The remanufactured LG Stylo 3 I bought from Tracfone for $65 a couple of years ago does everything I need it to do, including finding the best aiming locations for my portable dish. It uses Verizon's towers and my average cost is about $16/month. Combined with my unlimited data AT&T and Verizon hotspots, I can make unlimited VOIP calls using no phone minutes. The phone also has its own hotspot capability, but at $10 per additional GB I don't use it for anything but the simplest Internet chores. I'm in no hurry to upgrade to a $1,000 phone...
My microwave oven gets more usage than my cell phone. No need for me to upgrade frequently.
The only reason I upgraded my 4 year old phone recently was due to a toilet mishape.
My Note 4 was unusable. I had no choice.
Must be an interesting story here...
Camera, screen size and quality. The only big reasons to upgrade if yours is only a year or so old anymore.
I place the operational life of a mobile smartphone at around three years. Although, I had financially-challenged friend who was very grateful I sent him my LG G3 about a year or so ago. That phone was just sitting on my shelf as a standby phone in case something happened with my mother's or my smartphone, and I needed to perform a quick swap out.
Of course, if you have a phone that doesn't receive regular security updates anymore, it may be a good excuse to upgrade. My Pixel 3 phone should continue to receive system updates until October, 2021.
Yup, way too much money to upgrade every year. But holding on to my phone for five years wasn't smart. By the time I got rid of it I was restarting it several times a day.
My wife bought an iPhone a few months before I bought the Note 4. Her iPhone was working a lot better than my Note 4 before I got rid of it. Think that says a lot about the quality of Apple phones. Didn't stop me from buying another Galaxy, tho, better the devil you know...
Technologies mature. If you bought a new car in 1955 and then again in 1965, the new one was better. New things had been invented that the new one would do that the old one wouldn't. But if you traded the 65 for a 75, it was just new. It wasn't better. Just new. Since phones do not really have wear parts like cars do, why would anyone but the most techno-geeky ever trade?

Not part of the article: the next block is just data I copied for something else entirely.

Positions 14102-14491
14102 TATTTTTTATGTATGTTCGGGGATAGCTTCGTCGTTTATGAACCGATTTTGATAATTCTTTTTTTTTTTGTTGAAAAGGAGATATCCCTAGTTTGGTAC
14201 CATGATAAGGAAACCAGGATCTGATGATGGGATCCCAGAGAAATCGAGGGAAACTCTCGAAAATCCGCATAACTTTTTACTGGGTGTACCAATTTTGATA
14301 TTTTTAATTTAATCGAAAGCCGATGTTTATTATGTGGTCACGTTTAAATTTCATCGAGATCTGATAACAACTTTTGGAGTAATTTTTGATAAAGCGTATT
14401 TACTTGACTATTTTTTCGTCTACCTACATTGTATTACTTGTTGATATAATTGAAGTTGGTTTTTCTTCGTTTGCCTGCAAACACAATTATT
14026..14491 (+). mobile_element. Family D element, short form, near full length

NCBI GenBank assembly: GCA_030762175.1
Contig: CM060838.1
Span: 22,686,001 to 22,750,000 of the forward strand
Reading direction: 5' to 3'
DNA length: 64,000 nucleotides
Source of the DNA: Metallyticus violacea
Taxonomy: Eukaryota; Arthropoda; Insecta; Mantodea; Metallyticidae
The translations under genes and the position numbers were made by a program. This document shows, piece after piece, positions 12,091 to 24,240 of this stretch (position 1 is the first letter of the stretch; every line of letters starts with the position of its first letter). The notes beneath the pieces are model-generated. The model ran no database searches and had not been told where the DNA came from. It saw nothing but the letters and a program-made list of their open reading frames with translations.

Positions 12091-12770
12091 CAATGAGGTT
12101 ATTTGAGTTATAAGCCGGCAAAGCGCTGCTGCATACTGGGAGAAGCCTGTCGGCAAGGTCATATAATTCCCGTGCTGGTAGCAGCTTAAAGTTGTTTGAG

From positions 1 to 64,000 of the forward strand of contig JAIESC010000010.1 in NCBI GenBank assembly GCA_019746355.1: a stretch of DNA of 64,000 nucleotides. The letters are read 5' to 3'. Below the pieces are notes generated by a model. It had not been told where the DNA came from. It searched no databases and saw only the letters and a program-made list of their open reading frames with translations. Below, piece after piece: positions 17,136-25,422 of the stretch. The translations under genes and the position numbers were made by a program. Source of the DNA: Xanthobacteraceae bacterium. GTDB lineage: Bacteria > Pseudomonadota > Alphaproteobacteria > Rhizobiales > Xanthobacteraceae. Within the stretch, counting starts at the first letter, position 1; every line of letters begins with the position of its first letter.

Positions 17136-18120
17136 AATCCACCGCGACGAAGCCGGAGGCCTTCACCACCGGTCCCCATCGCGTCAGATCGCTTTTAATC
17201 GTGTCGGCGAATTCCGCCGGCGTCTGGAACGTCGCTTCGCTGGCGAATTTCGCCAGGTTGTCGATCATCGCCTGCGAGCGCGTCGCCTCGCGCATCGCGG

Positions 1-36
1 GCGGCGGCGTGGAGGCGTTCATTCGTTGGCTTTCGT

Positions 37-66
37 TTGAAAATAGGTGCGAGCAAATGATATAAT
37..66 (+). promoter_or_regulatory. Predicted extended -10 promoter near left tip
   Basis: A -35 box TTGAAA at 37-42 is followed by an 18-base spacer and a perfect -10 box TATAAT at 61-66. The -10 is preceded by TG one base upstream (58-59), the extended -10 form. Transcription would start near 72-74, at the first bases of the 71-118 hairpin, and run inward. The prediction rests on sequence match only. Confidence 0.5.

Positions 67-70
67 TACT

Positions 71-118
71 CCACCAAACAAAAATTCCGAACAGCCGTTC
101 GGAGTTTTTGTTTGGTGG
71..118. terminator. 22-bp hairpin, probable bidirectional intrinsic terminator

The business plan for the phone manufacturers, thus, have to adjust their business model. They have predicated upon a large number of people trading (or in many cases, de facto trashing) phones every year. That is ending.
What do you actually expect your 2025 phone to do that the current one does not?
While phones do not have wear parts, they do have screens that can crack. Lord knows how many times I dropped or knocked my phone to the floor, and I have a "armor case" to protect my phone.
Since smart phones are essentially portable computers that are more powerful and more graphics capable than computers from years ago, they are also subject to software and firmware upgrades to patch software defects and security holes. However, there is a limited time from the device release when the manufacturer will offer updates. The company I work for even establishes a baseline of devices that it will allow on the network, including minimum Android version.
What do I expect my 2025 to do that my Pixel 3 doesn't? Improvements in the battery life, more efficient processor, increased storage capacity. Not worth upgrading my phone every year, but every three? Yes, I'll notice the difference then.
Trade in a 4-5 year old phone for a brand new one and tell me that. Trade in a 5 year old laptop for a new one and tell me that. I just did both and the new devices are so much better. That's not an opinion. I made a mistake by waiting so long. That's not an opinion either.